Discovery of novel TDP-43 splicing targets: the Achilles heel for FTD and towards sensitive biomarkers and therapeutic targets

Project: Research project

Project Details

Description

Project Summary The overall goal and singular focus of our proposed Center Without Walls is to unravel the mechanisms of FTLD-TDP. We have formed a diverse interdisciplinary team to tackle this challenge. Our team brings together experts in genetics, genomics, neuroscience, neurology, and pathology. We have FTLD experts as well as outsiders who bring new perspectives and key resources and approaches to the field. Our team has also recently made an unexpected discovery of a new splicing target of TDP-43, which provides a direct and surprising connection to FTD human genetics and will be a launching pad for defining the mechanisms of FTLD-TDP. We posit that mis-splicing events caused by TDP-43 dysfunction may well be the earliest events in the process. Our vision is to create a Center dedicated to providing unprecedented access to TDP- 43 function, even before it is depleted from the nucleus. Rather than have human genetics as an afterthought or addendum, we endeavor to have the genetics deeply integrated in our program from Day 1. Our Center will make all of the data and code we generate freely available via a web portal that contains high resolution images of human brains across different subtypes of FTLD- TDP showing, at cellular resolution, TDP-43 localization along with a panel of cryptic splicing readouts as sensitive beacons of TDP-43 activity in different brain regions. This will empower the broad FTLD research community to generate (and test) new hypotheses about disease mechanisms and to have at their disposal sensitive biomarkers. Our Center will launch multimodal efforts to 1) comprehensively discover the TDP-43 splicing targets relevant to human FTLD-TDP; 2) define the mechanisms by which TDP-43-dependent cryptic exon splicing events contribute to neurodegeneration, using model systems and human tissues; 3) harness these novel cryptic exons to generate highly sensitive and specific biomarkers for the FTD field; 4) innovate genomics analysis methods to integrate human genetics data and RNA sequencing data and make these resources available to the community to discover how genetic risk factors for FTD contribute to cryptic exon splicing and vice versa. We strongly suspect that we will discover the cryptic exon splicing code that serves as the Achilles? heel to drive neurodegeneration in FTLD-TDP.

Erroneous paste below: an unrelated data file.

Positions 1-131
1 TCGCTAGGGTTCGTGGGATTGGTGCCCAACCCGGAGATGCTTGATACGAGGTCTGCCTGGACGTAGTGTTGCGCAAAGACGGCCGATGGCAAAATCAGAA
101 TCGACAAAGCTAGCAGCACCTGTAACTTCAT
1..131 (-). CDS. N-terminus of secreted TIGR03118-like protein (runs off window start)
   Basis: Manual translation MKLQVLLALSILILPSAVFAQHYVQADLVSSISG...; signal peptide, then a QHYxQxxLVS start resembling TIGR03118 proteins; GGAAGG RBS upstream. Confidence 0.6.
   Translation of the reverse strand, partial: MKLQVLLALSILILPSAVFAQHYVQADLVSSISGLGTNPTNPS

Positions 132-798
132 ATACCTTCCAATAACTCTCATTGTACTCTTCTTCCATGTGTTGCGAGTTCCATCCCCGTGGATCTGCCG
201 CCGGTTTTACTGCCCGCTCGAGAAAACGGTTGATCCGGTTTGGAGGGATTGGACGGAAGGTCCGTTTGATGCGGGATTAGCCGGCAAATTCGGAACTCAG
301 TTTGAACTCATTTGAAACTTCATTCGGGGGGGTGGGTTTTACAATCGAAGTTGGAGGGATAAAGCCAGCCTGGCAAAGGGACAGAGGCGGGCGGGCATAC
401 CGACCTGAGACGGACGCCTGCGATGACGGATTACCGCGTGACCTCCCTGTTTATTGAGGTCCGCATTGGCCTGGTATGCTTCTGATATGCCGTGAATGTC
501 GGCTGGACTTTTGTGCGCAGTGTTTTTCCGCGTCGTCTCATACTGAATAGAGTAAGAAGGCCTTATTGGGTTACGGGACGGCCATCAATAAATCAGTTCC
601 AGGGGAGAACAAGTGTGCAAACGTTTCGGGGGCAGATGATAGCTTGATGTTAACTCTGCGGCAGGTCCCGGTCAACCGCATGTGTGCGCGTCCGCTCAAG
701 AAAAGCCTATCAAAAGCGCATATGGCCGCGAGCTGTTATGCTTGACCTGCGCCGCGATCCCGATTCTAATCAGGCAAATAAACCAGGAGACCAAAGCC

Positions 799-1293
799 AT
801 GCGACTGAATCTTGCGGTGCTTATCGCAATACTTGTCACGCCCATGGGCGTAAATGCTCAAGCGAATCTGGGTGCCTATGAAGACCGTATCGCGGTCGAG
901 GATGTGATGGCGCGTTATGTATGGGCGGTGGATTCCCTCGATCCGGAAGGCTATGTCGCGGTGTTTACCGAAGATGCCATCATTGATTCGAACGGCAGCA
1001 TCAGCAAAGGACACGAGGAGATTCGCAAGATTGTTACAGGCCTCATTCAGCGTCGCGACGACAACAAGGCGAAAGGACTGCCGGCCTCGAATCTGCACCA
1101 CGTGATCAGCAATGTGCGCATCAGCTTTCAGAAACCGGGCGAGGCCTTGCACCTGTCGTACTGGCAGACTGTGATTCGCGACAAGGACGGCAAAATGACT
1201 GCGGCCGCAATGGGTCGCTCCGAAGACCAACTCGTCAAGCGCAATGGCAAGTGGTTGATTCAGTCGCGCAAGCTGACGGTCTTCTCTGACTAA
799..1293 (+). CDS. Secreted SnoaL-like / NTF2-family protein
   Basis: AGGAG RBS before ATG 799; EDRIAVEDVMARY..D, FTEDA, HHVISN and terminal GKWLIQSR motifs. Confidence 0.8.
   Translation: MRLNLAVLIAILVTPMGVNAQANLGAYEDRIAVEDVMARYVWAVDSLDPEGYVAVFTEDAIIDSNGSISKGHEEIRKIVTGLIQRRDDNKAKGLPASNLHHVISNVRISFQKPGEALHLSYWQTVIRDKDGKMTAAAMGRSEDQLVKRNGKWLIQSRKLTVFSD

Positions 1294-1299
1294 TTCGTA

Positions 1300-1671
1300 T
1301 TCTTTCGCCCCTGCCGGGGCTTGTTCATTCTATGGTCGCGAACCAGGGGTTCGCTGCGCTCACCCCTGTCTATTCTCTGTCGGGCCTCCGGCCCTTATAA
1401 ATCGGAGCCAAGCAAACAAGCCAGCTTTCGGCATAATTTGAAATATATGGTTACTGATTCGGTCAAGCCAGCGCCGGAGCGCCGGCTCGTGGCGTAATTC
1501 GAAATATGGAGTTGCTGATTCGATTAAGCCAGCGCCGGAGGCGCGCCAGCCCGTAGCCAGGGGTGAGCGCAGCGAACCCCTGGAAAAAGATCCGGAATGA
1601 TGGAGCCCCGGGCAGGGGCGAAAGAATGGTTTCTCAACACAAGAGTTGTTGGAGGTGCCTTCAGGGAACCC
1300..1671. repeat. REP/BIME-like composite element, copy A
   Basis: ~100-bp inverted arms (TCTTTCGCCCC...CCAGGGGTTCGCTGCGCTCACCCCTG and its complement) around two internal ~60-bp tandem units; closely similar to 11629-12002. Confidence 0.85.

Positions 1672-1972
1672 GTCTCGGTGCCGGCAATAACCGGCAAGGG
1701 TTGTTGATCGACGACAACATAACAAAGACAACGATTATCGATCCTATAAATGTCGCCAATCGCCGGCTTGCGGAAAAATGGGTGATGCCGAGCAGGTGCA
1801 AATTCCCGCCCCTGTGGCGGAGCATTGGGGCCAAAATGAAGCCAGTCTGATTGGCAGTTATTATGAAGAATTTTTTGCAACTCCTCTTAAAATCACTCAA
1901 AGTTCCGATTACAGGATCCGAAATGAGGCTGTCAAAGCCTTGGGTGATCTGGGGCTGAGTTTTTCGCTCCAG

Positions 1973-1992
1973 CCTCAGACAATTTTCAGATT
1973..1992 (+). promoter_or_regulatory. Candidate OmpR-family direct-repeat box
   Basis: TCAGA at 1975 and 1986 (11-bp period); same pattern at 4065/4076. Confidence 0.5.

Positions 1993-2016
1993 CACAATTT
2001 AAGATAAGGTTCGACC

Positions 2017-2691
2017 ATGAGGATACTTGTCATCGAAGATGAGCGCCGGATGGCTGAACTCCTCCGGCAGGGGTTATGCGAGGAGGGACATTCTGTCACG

StatusActive
Effective start/end date9/15/218/31/22

Funding

  • National Institute of Neurological Disorders and Stroke: $1,722,003.00

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